The banking bailout - the figures

 

What the bailout is costing Irish taxpayers

Anglo – €29.3 billion (including €22.9 already committed by Government) – could go to €34.3bn in severe worst-case

AIB – up to €6.5 billion (including €3.5 billion already invested by Government)

BoI – €3.5 billion (doesn’t need any more capital from Government)

INBS – €5.4 billion (including €2.7 billion already committed by Government)

EBS – €350 million (further requirement for €440 million and possibly more which is expected to come from its new buyer)

Irish Life & Permanent – doesn’t need any capital; didn’t engage in property development lending

Total: €45 billion – could go to €50 billion in Anglo severe stress case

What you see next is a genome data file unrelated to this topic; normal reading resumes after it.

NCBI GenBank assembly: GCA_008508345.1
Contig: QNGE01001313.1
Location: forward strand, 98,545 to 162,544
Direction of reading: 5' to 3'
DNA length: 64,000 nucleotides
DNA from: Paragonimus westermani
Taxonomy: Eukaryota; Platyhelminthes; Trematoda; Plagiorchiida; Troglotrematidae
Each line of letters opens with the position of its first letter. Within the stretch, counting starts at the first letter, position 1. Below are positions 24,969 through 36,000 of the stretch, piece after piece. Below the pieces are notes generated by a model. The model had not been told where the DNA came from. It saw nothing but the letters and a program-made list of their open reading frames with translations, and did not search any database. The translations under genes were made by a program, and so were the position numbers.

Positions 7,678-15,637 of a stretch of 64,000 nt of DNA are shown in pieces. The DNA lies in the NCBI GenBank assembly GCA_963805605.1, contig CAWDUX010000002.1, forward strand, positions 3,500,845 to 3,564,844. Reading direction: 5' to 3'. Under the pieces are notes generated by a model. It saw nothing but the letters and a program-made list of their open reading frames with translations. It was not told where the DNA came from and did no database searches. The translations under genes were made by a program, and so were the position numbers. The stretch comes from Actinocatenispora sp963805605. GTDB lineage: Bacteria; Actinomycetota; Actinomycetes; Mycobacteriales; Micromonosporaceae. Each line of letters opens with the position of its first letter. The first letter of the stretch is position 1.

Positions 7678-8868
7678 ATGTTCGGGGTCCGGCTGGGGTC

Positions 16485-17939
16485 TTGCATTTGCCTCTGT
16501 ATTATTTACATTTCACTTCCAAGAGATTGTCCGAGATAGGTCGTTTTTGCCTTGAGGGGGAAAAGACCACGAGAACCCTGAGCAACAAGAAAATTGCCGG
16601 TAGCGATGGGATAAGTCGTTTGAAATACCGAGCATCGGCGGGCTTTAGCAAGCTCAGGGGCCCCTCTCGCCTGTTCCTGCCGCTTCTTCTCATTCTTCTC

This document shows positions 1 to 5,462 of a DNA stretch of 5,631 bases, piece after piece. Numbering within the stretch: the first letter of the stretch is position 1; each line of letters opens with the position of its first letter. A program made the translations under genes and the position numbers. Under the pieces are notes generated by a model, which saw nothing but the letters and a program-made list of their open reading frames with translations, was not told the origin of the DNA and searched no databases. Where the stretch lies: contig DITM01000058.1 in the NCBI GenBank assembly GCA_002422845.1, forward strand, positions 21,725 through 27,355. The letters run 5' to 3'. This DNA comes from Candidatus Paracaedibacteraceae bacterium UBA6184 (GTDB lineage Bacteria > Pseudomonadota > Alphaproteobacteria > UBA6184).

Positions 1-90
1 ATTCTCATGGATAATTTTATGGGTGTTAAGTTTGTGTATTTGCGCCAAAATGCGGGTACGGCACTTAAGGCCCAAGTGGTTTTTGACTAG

Of this, some €35 billion of this is debt and is unlikely to be recovered - the €6.5 billion to be invested into AIB and €3.5 billion already invested into Bank of Ireland is regarded as an investment by the National Pension Reserve Fund, the €24 billion sovereign wealth fund held by the Government. The State is likely to make this €10 billion back and could make a profit by selling down the shares over time.

The figures relate to the State’s investments in the banks. AIB’s capital requirement is €10.4 billion of which it has raised €2.5 billion from the sale of its stake in Poland's Bank Zachodni WBK, leaving €7.9 billion to raise – some of that will come from the sale of the 22.5 per cent stake in US bank M&T, the sale of its UK business and further (possible) investment from existing shareholders and institutional investors. The Government will underwrite the sale of new shares.